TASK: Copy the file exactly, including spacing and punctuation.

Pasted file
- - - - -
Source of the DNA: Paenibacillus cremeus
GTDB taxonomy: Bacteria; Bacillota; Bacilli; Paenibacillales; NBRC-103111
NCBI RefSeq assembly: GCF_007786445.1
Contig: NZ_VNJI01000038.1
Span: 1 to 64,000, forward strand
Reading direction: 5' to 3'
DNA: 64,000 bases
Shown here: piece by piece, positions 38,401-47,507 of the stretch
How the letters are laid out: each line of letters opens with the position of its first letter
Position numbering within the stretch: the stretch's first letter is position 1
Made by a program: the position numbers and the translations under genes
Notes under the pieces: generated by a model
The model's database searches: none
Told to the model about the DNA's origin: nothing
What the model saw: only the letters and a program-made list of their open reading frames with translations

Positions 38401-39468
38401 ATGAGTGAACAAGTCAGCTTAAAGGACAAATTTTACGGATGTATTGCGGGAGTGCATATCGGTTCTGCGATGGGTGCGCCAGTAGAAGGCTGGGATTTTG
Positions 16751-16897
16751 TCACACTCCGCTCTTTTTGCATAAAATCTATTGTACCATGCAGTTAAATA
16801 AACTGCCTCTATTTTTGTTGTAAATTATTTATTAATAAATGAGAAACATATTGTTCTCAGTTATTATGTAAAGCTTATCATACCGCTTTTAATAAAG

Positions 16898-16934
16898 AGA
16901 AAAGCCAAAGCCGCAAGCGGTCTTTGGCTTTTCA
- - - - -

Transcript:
Source of the DNA: Paenibacillus cremeus
GTDB taxonomy: Bacteria; Bacillota; Bacilli; Paenibacillales; NBRC-103111
NCBI RefSeq assembly: GCF_007786445.1
Contig: NZ_VNJI01000038.1
Span: 1 to 64,000, forward strand
Reading direction: 5' to 3'
DNA: 64,000 bases
Shown here: piece by piece, positions 38,401-47,507 of the stretch
How the letters are laid out: each line of letters opens with the position of its first letter
Position numbering within the stretch: the stretch's first letter is position 1
Made by a program: the position numbers and the translations under genes
Notes under the pieces: generated by a model
The model's database searches: none
Told to the model about the DNA's origin: nothing
What the model saw: only the letters and a program-made list of their open reading frames with translations

Positions 38401-39468
38401 ATGAGTGAACAAGTCAGCTTAAAGGACAAATTTTACGGATGTATTGCGGGAGTGCATATCGGTTCTGCGATGGGTGCGCCAGTAGAAGGCTGGGATTTTG
Positions 16751-16897
16751 TCACACTCCGCTCTTTTTGCATAAAATCTATTGTACCATGCAGTTAAATA
16801 AACTGCCTCTATTTTTGTTGTAAATTATTTATTAATAAATGAGAAACATATTGTTCTCAGTTATTATGTAAAGCTTATCATACCGCTTTTAATAAAG

Positions 16898-16934
16898 AGA
16901 AAAGCCAAAGCCGCAAGCGGTCTTTGGCTTTTCA